FLYERS' PARADISE: An aerial view of the proposed airpark subdivision at the Evans Head Memorial Aerodrome.
FLYERS' PARADISE: An aerial view of the proposed airpark subdivision at the Evans Head Memorial Aerodrome. Contributed

$21 million development for North Coast town moves forward

THE long-awaited proposal for an residential airpark development at the Evans Head Memorial Aerodrome has taken flight this week.

The Evans Head Airpark consortium, led by businessman Peter Lynch, has submitted a development application Richmond Valley Council for an estimated $21 million development.

The multi-staged project would construct 85 residential lots, a four to five star boutique hotel and convention centre, 23 commercial lots, and a brand new aviation museum.

Aviation enthusiasts buying into one of the 85 lots will have a flyer's paradise at their doorstep, able to taxi their planes from private hangars on their property straight on to the aerodrome tarmac, in a lifestyle akin to fairway-style estates for golfers.

The project is slated to be built in five stages across two precincts, with the new aviation museum and community centre in the western precinct commenced after the eastern precinct, which includes the bulk of the residential lots, industrial areas and the hotel.

It's understood the project will require State Government approval to proceed due to its size.

The proponent has described the ambitious new museum as "very large scale ... with a strong RAAF theme in line with its heritage."

 

AMBITIOUS: A frontal perspective the proposed new aviation museum at Evans Head. The project would require separate development approval to the current airpark proposal.
AMBITIOUS: A frontal perspective the proposed new aviation museum at Evans Head. The project would require separate development approval to the current airpark proposal.

"The larger future museum facility will be sited in the museum precinct on the western side of the aerodrome to house the expanding collection of EHMAHAA [Evans Head Memorial Aerodrome Heritage Aviation Association] and available to other local community groups such as the Evans Head Living Museum.

"The new facility will serve as a centre for multiple community based groups ensuring a close relationship with the aerodrome.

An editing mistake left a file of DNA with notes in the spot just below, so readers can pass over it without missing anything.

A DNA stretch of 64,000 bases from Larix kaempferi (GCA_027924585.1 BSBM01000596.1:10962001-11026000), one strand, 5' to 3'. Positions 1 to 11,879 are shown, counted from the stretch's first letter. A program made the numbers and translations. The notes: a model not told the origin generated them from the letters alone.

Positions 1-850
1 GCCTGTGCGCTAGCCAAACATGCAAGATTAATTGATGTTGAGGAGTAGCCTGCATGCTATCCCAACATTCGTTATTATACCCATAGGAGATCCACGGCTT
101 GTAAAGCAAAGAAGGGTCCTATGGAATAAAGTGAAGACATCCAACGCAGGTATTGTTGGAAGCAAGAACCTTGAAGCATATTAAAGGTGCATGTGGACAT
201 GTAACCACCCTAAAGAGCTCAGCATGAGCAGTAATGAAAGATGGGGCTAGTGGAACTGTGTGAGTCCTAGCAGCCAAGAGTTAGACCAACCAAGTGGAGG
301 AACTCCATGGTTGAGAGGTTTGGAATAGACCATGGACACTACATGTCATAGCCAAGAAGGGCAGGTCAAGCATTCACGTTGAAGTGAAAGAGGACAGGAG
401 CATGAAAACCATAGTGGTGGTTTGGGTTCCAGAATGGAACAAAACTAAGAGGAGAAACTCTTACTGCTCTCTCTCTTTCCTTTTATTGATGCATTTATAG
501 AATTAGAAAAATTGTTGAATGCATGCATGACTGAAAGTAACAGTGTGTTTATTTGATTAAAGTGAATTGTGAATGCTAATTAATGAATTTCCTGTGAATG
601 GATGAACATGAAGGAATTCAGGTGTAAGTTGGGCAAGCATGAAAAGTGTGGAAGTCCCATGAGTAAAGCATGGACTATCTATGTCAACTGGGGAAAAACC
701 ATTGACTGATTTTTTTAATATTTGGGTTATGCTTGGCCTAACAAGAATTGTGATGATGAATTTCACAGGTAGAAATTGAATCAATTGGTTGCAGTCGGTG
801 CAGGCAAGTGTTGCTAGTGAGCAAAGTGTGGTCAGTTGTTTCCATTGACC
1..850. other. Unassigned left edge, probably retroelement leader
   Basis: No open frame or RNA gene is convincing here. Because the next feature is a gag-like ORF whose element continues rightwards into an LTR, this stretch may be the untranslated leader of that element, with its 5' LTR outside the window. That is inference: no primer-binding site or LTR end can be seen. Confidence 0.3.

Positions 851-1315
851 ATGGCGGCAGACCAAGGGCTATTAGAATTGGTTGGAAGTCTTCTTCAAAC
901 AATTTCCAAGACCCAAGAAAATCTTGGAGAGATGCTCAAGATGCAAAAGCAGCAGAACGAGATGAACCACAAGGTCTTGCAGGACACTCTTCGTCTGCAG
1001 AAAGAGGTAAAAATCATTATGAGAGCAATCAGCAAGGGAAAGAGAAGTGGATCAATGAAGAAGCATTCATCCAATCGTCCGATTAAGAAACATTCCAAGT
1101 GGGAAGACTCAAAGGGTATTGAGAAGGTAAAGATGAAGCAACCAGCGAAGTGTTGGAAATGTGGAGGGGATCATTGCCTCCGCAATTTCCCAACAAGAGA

"Local community would be consulted and invited to take an active role in the nature and operation of such a museum.

 

NEW MUSEUM: AN aerial perspective on plans for the new aviation museum at Evans Head. The project would require separate development approval to the current airpark proposal.
NEW MUSEUM: AN aerial perspective on plans for the new aviation museum at Evans Head. The project would require separate development approval to the current airpark proposal. Contribted

A 2.9ha site has been set aside for the hotel and convention centre, while the 23 commercial sites are designed to cater for a predicted demand for private hangars and light industrial sheds to service the local aviation industry.

In its application the proponent argued the airpark would "bring added prosperity and significance to the Evans Head area and distinguish it from the usual development often found in coastal towns".

"With the creation of a residential and commercial airpark, aviation related industries would be enticed to the area to start businesses and increase the number and range of employment opportunities.

"With an aviation centre such as this, more job opportunities are open to local youth, not only in aviation, apprenticeships, building, etc, but also in tourism related industries."

President of the Evans Head Memorial Aerodrome Heritage Aviation Association, Rod Kinnish, welcomed the project.

"It's going to revitalise the aerodrome and bring excitement to the town," he said.

Mr Kinnish said recreational aviation had become far more accessible to the average person in recent years due to the falling costs of light aircraft, which in turn had boosted its popularity.

He said a light plane could now be purchased for around $55,000 and running costs were similar to a four-wheel drive car.

The Northern Rivers had also become a hotspot for aviation enthusiasts in recent years, making it easier to engage in the pursuit locally.

"We have some of the best flight instructors in Australia on the Northern Rivers ... and we have one of the highest densities of sports flying in Australia," Mr Kinnish said.

The development application is now on display on the Richmond Valley Council's website.


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